Infinitely Generous Love
It’s safe to say that the message in today’s gospel reading would not be found in the Manifesto of any political party or the Mission Statement of any business enterprise. Nor would it be high on the list of our own tick list of ‘Ways to live the Golden Rule’. Too often fairness rather than love, acceptance, mercy, forgiveness, or generosity is the measure by which we act and judge another person or life circumstances.
In Jesus’ time Judaism had reached a legalistic state, and the mentality was prevalent that salvation could and must be earned. There were many commands which must be fulfilled, and people were divided into two classes, the righteous who were on the road to salvation by fulfilling the commands, and the unrighteous, outcasts despised by those who kept the law. It was this slot-machine conception of God that Jesus opposed by his emphasis on love, for in love there is no calculation of duties, rights and obligations. God’s ways are not our ways. His ways look beyond our productivity, our appearance, our dress, our race or ethnicity, our accomplishments, our failures.
In today’s parable we, too, are invited to enter into a process where our perception of God is continually being transformed. Parables are similar to poetry. A good poem doesn’t try to define an experience as much as it tries to give us the experience. A poem tries to awaken our own seeing, hearing and knowing; it doesn’t give us the answer so much as offers us a process through which we can know for ourselves. To sit with this parable is to sit in the presence of generous Love. James Finley uses the image of a pebble falling down an underwater cliff. “There are little protrusions along this cliff and every so often, the stone lands on one and pauses in its descent. In the movements of the water, it rolls off and it continues on and on.” This image of the stone constantly being dislodged by the movements of the water is an image of our inner journey in which our perception of God is constantly being dislodged until we experience the infinite generosity of Infinite Love.
Adapted from various sources including Fr Kieran O’Mahony, Fr Pat Rogers. Fr Richard Rohr
1st Reading: Isaiah 55:6-9
Seek the Lord while he may be found, call upon him while he is near; let the wicked forsake their way, and the unrighteous their thoughts; let them return to the Lord, that he may have mercy on them, and to our God, for he will abundantly pardon. For my thoughts are not your thoughts, nor are your ways my ways, says the Lord. For as the heavens are higher than the earth, so are my ways higher than your ways and my thoughts than your thoughts.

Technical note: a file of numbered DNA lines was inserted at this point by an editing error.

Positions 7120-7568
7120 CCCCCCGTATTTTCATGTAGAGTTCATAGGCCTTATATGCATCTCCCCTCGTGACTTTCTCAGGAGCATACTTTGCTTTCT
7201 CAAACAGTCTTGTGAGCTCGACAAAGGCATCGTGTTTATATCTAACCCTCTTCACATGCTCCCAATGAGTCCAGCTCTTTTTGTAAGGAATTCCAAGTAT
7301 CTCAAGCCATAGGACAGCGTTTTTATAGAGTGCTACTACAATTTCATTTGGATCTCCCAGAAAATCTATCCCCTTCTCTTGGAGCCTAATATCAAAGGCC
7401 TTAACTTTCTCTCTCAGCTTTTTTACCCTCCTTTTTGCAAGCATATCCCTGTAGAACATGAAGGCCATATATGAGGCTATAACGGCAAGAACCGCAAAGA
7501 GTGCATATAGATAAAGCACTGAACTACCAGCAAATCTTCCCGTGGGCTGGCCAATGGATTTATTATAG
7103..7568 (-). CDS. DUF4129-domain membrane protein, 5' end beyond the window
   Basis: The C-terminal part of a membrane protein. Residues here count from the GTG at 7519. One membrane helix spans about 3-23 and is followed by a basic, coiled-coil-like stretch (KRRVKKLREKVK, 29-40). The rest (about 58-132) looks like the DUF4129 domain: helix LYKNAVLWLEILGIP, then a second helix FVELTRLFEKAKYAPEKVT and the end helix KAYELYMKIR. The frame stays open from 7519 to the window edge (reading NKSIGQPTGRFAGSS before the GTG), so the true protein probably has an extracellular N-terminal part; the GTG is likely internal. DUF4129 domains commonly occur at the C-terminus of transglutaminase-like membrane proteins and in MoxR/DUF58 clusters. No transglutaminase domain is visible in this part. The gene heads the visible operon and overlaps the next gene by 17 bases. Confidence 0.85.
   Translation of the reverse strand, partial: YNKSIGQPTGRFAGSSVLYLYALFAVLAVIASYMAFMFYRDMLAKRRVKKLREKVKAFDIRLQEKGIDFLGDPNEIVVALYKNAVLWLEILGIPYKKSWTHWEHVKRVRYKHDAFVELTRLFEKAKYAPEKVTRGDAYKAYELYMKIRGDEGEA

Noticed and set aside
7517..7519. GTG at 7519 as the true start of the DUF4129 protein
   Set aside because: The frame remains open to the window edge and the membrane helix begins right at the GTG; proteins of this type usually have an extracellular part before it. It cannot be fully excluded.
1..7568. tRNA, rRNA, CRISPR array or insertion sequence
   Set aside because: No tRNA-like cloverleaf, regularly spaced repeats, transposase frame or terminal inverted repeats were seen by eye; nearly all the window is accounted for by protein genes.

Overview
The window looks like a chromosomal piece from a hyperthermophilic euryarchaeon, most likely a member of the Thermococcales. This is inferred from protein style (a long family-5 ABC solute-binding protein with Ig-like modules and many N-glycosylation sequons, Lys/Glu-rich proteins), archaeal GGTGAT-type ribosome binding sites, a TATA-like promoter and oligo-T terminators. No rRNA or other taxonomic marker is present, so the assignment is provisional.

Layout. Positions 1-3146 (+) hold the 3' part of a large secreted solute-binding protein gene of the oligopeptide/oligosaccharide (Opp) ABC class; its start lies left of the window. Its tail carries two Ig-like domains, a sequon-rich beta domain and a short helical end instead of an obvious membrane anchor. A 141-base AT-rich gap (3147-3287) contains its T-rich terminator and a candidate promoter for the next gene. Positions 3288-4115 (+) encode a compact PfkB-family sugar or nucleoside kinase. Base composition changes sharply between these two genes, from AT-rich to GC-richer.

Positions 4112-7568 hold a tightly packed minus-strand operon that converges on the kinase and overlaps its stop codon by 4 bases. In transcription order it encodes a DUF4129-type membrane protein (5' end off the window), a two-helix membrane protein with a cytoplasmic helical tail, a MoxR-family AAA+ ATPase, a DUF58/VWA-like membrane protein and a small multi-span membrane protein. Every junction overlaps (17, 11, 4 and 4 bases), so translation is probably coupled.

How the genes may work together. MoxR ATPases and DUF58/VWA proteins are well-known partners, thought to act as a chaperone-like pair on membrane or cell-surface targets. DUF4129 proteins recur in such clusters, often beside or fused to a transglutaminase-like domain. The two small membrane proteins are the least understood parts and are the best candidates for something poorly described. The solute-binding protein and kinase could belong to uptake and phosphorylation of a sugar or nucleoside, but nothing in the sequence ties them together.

Gospel: Matthew 20:1-16
Jesus said to his disciples: “For the kingdom of heaven is like a landowner who went out early in the morning to hire labourers for his vineyard. After agreeing with the labourers for the usual daily wage, he sent them into his vineyard. When he went out about nine o’clock, he saw others standing idle in the marketplace; and he said to them, “You also go into the vineyard, and I will pay you whatever is right.” So they went. When he went out again about noon and about three o’clock, he did the same. And about five o’clock he went out and found others standing around; and he said to them, “Why are you standing here idle all day?” They said to him, “Because no one has hired us.” He said to them, “You also go into the vineyard.’
When evening came, the owner of the vineyard said to his manager, “Call the labourers and give them their pay, beginning with the last and then going to the first.” When those hired about five o’clock came, each of them received the usual daily wage.
Now when the first came they thought they would receive more; but each of them also received the usual daily wage. And when they received it, they grumbled against the landowner, saying, “These last worked only one hour, and you have made them equal to us who have borne the burden of the day and the scorching heat.” But he replied to one of them, “Friend, I am doing you no wrong; did you not agree with me for the usual daily wage? Take what belongs to you and go; I choose to give to this last the same as I give to you. Am I not allowed to do what I choose with what belongs to me? Or are you envious because I am generous?” So the last will be first, and the first will be last.”